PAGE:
Pop culture obsessives writing for the pop culture obsessed.
Pop culture obsessives writing for the pop culture obsessed.

An influencer's unraveling is playing out as an interactive horror story on Instagram

As corrosive as it is to doomscroll our way through a global pandemic, there’s something uniquely disconcerting about those whose online presence remains unchanged. Perhaps some see it as an escape, but there’s no shortage of influencers online who continue to proliferate the internet with pictures of their idyllic, sun-dappled lives, as if hundreds of thousands of Americans aren’t dying amidst a health crisis needlessly exacerbated by a gutless administration.

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But what’s worse? Complete indifference or passing nods to a national struggle? What’s someone paralyzed by fear and anxiety to make of posts celebrating the power of “positive thinking” alongside elegantly disheveled bedroom selfies? It was the latter, these cosmetic odes to an ill-defined struggle, that inspired #NeverAlone, an interactive horror narrative currently unfolding on Instagram.

Spearheaded by a trio of artists—actor Sabina Friedman-Seitz, writer Chloe Cole, and director Anna Miles—the narrative centers around an influencer, Cassandra Clemm, whose brand is intertwined with her reflections on mental health. But her sweaty need to, as Cole puts, “perform her ‘self,’” begins to manifest in some disconcerting ways through her posts, photos, and Stories. As Friedman-Seitz, Cole, and Miles note in an email interview with The A.V. Club, their goal is to “show the absurdity of [influencers’] performances and then continue to turn up the volume on the absurdity until it was monstrous and frightening.”

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Some of the posts are funny. “Some of you know that I’m guilty of taking a lot of bathroom selfies. What you don’t know is bathrooms are where I retreat when I’m feeling overwhelmed,” reads one from last week. “It’s okay to retreat when you feel unsafe, my darling Heart Mates. And it’s also okay to take cute photos to cheer yourself up.” Accompanying captions include #authenticallyme and #realstagram.

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But there’s something off about the later posts. “I feel like the world is filled with fear and anger and sadness right now,” she writes beside a photo of her younger self. “I used to be like this. Here’s a picture of me as a teenager, filled with all the negativity. But then I got help and now I know I’m not alone. You are all here with me. Remember, you’re never alone.” Complex emotions are boiled down to binary notions of positivity and negativity, while specifics regarding what “help” entails are left unaddressed.

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#NeverAlone’s eerie undercurrent is teased via the account’s Stories, one of which features a Marble Hornets-esque scrap of found footage. Cassandra chalks it up as an “old video” that “probably posted on Instagram as a glitch,” but it’s safe to say there’s more where that came from.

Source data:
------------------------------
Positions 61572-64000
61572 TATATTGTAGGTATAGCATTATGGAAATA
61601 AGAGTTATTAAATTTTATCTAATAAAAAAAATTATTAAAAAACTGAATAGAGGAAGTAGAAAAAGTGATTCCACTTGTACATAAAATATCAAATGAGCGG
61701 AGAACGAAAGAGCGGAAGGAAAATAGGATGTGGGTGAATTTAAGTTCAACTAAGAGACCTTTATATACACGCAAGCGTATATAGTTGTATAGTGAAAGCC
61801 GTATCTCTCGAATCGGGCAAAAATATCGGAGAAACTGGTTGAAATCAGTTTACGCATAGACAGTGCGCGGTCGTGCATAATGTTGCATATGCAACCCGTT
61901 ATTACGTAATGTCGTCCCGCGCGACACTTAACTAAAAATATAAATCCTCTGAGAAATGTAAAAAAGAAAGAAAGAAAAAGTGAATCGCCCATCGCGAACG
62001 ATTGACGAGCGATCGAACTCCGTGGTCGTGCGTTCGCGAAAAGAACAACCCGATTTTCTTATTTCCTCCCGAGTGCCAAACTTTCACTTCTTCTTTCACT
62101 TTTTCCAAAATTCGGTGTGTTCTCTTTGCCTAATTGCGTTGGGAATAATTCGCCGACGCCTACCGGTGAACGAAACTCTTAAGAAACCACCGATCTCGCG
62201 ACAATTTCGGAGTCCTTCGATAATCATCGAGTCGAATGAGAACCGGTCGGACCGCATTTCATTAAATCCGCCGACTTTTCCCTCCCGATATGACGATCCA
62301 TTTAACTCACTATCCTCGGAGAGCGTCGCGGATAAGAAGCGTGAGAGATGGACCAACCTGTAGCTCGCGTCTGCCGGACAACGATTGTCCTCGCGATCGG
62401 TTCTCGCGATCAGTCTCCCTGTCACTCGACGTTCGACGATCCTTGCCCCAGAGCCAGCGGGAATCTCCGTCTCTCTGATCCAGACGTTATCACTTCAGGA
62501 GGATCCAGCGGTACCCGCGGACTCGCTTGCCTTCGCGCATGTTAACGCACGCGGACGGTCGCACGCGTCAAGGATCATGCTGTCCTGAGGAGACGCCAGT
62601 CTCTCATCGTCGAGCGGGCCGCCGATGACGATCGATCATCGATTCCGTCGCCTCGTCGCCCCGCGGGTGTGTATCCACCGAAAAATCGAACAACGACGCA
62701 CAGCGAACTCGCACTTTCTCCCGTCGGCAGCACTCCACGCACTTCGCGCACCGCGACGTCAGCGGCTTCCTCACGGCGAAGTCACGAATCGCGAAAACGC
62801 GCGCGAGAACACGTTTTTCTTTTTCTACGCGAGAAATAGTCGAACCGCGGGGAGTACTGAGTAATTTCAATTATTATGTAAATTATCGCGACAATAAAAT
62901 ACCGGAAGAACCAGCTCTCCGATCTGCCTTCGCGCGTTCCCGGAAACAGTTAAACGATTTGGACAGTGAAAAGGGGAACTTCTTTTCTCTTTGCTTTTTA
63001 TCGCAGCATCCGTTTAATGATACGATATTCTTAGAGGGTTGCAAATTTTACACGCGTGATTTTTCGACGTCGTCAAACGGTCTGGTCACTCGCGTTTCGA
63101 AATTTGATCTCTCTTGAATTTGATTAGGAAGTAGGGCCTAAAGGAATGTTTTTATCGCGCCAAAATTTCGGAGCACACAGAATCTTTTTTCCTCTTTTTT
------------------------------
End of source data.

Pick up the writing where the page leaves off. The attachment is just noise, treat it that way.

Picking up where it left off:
When we started to consciously examine Instagram, we grew more and more aware of how pervasive posts about ‘mental health’ were,” the trio said. “So many influencers share long essays detailing their mental health struggles. Often, these captions are accompanied by photos that remain highly stylized or curated. To pair a caption about the struggles of depression or anxiety with a beautiful photo rings false to us. It presents a skewed picture of what mental illness really looks like, and it glamorizes struggles with mental health.”

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Also,” they continued, “in compiling material, we recognized how repetitive and homogeneous the language was, which again seemed to undermine the earnestness of these discussions about mental health. The urge to satirize these posts was too strong. We couldn’t resist.”

But what they’re also interested in the follower’s relationship to the influencer. Cassandra’s commenters play their own role in the story, whether they’re aware the account is fiction or not. “[W]e are deeply frightened (and titillated) by the internet tendency to spiral into obsessive and conspiratorial thinking,” they tell us. “And we feel that now that we spend most of our days staring into screens, this urge has gone into hyperdrive. We wanted to examine how these conspiracies, which are often embedded in language of either deep concern or vitriolic criticism, reflect the relationship between followers and influencers. Do these conspiracies come from followers wanting to feel an inflated sense of intimacy with influencers, like they know something secret and private about them? Or do they come from followers feeling bored and purposeless and wanting desperately to imbue a meaningless thing with meaning?”

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Much like Shudder’s recent horror hit, Host, #NeverAlone reflects the new modes of digital storytelling artists are embracing while in lockdown. “[W]e wanted to examine how to translate storytelling into a digital space in a way that not only unfolded online, but used the online forum itself as part of the storytelling,” they explain, noting that too many creators are still “fighting the digital form.”

We wanted to fundamentally rethink the way a story could be performed, so that the experience suited and benefited from (and commented on) its online venue.”

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#NeverAlone continues to unfold via Cassandra’s Instagram page. And it’s going to get much darker.

Randall Colburn is The A.V. Club's Internet Culture Editor. He lives in Chicago, occasionally writes plays, and was a talking head in Best Worst Movie, the documentary about Troll 2.

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